Aidan says he likes them all equally well.  So there you have it!

What marble runs do your kids like to build?


  1. says

    We must try this. Our youngest found an old very simple plastic marble run which the older children had used. This has been good for a while but making something more complex will be good. I need to check if the paper plates I have are the right design! If not, onto collecting paper towel tubes.

  2. Oma Demmert says

    Instead of pool noodles (which aren’t available year round) try foam insulation from the plumbing supply section of Lowes/HomeDepot. Cut them in half like you did for pool noodle. retty cheam though not colorful. Use painter’s tape or duct tape for color and joining.

  3. Erika says

    Um yeah, I tried this at home with my daughter and it only ended in upset and frustration! What a mess. It was too time consuming, too unsuccessful, and a waste of time. Couldn’t get it to work with their lousy instructions, and as you can see the OP had to create bumpers to stop the marble from falling off the track. We had the same problem, but also it kept falling over too! Do not try at home unless you are EXTREMELY patient.

    • SarahDees says

      I’m sorry that the track did not work for you. I included the note about creating bumpers because that is what caused our track to be successful. We truly built the track in the picture, and it did work! The Family Fun Magazine version did not have a very steep slope at all, and so I’m sure their marble stayed on the track really well. We needed the bumpers because we built steeper slopes.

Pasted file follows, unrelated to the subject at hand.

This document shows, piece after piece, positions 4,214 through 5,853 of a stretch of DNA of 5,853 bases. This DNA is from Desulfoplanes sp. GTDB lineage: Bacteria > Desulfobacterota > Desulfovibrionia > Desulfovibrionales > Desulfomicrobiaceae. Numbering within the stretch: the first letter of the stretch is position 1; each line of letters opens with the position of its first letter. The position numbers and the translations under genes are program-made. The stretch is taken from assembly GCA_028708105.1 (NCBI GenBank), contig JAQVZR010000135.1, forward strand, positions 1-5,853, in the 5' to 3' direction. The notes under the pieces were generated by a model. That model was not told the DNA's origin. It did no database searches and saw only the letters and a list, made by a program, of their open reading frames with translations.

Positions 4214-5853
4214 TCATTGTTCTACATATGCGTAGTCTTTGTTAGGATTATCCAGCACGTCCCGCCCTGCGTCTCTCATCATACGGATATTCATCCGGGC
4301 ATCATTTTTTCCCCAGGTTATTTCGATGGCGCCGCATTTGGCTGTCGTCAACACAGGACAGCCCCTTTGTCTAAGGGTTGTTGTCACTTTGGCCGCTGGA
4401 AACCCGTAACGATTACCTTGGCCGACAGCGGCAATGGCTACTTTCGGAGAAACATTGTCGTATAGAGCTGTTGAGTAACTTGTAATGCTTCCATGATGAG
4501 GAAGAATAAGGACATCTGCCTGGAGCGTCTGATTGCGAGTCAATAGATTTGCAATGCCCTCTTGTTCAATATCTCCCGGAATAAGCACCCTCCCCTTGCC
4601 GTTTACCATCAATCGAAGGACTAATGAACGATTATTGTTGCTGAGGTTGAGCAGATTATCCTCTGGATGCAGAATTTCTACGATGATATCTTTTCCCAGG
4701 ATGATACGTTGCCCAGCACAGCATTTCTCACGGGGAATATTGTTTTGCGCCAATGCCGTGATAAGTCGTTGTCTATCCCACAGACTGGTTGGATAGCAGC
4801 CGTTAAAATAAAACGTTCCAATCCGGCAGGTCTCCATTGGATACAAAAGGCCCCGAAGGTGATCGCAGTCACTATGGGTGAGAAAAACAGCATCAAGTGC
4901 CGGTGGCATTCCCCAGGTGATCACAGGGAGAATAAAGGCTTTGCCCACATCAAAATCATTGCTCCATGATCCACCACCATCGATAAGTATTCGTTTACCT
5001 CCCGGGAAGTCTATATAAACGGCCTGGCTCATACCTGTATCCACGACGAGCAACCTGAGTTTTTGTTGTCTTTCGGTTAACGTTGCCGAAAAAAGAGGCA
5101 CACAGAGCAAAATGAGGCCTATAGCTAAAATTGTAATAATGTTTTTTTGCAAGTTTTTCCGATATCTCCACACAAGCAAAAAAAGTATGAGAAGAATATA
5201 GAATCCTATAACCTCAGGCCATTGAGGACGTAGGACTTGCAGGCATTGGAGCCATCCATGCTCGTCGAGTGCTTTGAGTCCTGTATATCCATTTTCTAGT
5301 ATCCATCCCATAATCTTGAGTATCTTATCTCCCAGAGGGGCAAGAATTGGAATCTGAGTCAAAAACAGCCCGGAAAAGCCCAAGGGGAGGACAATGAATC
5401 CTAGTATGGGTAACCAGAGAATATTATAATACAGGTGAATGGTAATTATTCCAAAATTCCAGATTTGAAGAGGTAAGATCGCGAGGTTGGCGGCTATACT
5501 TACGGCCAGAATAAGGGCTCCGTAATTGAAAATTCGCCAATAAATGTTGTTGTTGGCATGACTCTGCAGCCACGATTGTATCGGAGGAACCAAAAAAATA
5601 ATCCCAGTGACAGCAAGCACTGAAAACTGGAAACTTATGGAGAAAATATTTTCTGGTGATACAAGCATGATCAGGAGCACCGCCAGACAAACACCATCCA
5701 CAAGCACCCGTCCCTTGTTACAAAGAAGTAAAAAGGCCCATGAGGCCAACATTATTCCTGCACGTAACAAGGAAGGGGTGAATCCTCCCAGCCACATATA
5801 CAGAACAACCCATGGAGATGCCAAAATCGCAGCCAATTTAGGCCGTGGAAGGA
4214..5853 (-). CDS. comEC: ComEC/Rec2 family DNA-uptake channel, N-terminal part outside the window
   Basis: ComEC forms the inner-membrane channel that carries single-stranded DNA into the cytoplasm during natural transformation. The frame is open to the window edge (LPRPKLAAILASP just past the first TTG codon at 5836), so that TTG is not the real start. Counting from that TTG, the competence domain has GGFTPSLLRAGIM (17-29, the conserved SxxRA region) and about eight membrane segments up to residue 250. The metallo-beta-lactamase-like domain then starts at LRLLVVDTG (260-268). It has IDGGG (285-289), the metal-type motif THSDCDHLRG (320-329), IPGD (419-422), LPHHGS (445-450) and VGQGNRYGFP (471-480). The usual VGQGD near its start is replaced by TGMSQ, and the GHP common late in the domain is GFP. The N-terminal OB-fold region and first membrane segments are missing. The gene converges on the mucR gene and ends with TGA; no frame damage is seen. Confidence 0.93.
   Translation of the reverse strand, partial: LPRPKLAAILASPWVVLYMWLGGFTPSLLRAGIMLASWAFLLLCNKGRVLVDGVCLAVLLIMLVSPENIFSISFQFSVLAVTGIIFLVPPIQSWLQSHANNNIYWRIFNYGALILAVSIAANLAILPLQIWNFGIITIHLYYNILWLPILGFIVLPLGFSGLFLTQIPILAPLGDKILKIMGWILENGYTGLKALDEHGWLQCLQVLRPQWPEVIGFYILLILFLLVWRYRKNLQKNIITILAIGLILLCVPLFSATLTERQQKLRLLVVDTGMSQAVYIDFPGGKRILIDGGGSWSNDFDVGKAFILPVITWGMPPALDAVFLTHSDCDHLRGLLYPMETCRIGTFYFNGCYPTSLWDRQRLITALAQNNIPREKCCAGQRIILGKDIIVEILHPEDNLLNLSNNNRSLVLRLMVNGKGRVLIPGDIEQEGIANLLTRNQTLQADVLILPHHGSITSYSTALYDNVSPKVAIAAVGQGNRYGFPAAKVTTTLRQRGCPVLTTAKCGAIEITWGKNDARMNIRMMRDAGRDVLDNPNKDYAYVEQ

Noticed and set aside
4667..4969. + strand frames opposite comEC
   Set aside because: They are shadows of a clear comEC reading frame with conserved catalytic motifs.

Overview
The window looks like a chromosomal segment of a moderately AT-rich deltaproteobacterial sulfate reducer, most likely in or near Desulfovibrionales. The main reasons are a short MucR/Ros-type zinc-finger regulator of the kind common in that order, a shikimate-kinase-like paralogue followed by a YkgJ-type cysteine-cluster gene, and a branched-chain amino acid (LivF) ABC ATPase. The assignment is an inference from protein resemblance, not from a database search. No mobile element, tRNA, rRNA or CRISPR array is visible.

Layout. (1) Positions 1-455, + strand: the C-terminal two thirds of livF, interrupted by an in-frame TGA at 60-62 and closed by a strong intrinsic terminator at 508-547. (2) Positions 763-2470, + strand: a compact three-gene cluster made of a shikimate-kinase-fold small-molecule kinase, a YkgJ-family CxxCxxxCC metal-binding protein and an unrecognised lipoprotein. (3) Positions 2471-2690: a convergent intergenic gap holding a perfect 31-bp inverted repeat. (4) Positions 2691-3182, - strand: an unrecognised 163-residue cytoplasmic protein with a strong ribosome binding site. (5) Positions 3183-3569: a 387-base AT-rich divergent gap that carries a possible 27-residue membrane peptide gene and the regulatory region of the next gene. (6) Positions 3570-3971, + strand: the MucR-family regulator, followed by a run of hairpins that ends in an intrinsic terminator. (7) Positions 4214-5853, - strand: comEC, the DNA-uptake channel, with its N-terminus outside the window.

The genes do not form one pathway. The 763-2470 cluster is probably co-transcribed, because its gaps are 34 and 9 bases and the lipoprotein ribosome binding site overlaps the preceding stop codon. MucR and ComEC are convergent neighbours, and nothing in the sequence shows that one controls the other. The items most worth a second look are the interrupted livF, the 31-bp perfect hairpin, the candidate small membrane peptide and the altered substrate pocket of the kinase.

4. Jen says

    This is brilliant. My 4yo loves marble runs. He has been since he was two. We bought the lovely wooden one. It was well worth the cost, as we buy only quality toys and I imagine we will save it for his kids. The one we bought involves so much creativity, teaches many skills and so much problem solving.

  5. says

    Cool idea! I’m wondering whether I can combine the paper plate idea with the toilet roll run we just built this arvo… Will have to give it a try!

    • SarahDees says

      Thank you so much for adding the link, and apology accepted! I found where you probably saw it on facebook – someone made a collage using my photos and then shared it on FB with no link, which is actually stealing copyrighted material. Again, thanks for fixing it!

  6. says

    You can make a track similar to the pool noodle track by using pipe insulation that you buy at the hardware store. Split it completely in half with a razor blade and then use masking tape to hold it together. Its really easy for kids to do. We do it as a class project with my second graders every year.

  7. lisa says

    Yes you are missing out if you have not experienced glue dots. It’s so clean and they are fairly strong. I love them.

  8. amy says

    This is awesome! I am an elementary librarian looking for makerspace ideas and I’m going to try this next week! :) You rock!